I see hope though what God is doing in these and many other people’s lives. I also see what God is doing to bring hope into my own daily life. One thing is the encouragement to write more notes like this one. Another is that after two and a half years of no regular employment or income (and various failed attempts at entrepreneurship), I now have several awesome sources of income for awesome work both as a software developer and marketing consultant. Most importantly (at least for today), I see the excitement and hope of figuring out what it means to “do church” or “belong to a church” or “choose a church” – and whether or not we can faithfully serve or attend multiple churches and what that means.
These notes stir up great conversation (which I invite and encourage even if it is to completely disagree with me).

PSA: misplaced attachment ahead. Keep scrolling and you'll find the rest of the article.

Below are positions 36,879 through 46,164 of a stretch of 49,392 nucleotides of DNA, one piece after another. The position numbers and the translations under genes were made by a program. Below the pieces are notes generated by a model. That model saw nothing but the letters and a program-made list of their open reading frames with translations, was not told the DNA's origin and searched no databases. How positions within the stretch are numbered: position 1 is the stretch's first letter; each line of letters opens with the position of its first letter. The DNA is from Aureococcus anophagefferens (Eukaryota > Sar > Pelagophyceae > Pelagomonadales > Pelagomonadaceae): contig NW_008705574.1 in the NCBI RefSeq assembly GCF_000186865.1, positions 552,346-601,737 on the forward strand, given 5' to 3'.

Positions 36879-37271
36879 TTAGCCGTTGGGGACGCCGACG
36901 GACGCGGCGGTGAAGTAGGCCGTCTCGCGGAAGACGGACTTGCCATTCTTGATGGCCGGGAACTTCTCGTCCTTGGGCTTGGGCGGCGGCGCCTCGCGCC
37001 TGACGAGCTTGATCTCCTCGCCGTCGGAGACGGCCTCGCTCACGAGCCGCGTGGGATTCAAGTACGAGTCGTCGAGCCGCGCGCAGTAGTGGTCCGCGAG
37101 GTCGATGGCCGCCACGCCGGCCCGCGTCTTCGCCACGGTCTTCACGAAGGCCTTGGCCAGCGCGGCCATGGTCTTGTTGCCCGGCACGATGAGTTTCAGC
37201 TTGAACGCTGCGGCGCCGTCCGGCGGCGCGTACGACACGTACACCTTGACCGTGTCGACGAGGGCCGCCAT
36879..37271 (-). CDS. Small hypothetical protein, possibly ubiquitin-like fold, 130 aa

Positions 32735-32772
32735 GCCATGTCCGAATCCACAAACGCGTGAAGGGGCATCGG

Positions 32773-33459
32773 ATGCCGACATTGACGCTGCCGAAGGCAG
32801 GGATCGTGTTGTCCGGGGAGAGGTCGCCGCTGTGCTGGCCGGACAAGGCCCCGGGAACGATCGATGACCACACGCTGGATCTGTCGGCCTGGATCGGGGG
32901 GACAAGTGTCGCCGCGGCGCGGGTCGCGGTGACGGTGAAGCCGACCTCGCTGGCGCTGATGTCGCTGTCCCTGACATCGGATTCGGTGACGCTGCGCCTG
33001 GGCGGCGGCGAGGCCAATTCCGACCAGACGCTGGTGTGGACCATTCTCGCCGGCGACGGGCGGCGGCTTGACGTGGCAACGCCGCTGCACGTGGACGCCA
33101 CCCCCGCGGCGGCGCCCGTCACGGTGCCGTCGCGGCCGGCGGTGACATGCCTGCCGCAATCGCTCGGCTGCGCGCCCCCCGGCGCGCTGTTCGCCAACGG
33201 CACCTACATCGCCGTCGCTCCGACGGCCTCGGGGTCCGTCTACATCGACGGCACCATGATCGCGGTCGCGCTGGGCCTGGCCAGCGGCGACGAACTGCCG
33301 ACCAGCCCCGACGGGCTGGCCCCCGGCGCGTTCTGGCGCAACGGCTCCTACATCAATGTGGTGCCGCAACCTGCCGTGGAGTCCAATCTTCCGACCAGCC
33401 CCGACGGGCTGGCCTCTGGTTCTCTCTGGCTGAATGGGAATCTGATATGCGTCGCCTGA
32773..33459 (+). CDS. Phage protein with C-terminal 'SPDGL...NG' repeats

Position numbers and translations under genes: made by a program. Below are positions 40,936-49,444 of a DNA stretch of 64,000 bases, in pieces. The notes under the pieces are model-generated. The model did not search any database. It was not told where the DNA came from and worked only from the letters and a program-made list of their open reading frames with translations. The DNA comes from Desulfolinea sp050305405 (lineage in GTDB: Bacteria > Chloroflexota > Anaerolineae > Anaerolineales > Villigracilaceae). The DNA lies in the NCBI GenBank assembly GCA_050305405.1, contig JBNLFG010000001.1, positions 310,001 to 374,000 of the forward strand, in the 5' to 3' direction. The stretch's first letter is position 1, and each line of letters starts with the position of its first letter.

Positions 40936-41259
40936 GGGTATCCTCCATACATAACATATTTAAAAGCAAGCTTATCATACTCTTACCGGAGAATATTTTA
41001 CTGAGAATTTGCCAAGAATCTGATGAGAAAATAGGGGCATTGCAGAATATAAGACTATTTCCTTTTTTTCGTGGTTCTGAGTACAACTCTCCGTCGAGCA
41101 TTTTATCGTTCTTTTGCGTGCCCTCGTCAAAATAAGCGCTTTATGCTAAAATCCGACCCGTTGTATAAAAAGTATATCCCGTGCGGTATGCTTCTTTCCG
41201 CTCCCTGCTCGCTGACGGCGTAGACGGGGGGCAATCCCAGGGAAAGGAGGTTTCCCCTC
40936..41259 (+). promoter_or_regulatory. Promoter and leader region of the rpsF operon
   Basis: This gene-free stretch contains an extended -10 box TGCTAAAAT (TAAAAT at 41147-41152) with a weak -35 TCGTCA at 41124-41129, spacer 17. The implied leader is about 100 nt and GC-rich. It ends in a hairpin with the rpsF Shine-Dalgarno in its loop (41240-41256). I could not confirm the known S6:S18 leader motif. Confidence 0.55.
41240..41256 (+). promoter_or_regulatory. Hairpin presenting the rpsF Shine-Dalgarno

Another major way God is working in my life and giving me hope is financially. I’ve done well financially my entire life – that is, in worldly terms. But I don’t feel like I’ve ever been a good steward of the money I’ve made. I mostly just pissed it away on things I probably didn’t need – mostly. I’m not there yet, and don’t know if I’ll ever be, but I’m making great steps toward living within my means and when spending money on anything, trying to make sure it is something God would be fine with knowing that it is His money. With the new jobs and sources of income now, I’m sure it will be difficult. Will I buy that cool 52″ HDTV now? Will I finally buy a new vehicle and try to justify it since my 1995 Jeep just passed 190,000 miles? Will I keep eating out every meal and eating too much? I hope not, but the odds are against me.
So yeah. This week is the first week of Advent – a week of hope and expectation. I don’t think I’ve ever been more hopeful. I hope the same is true for you too!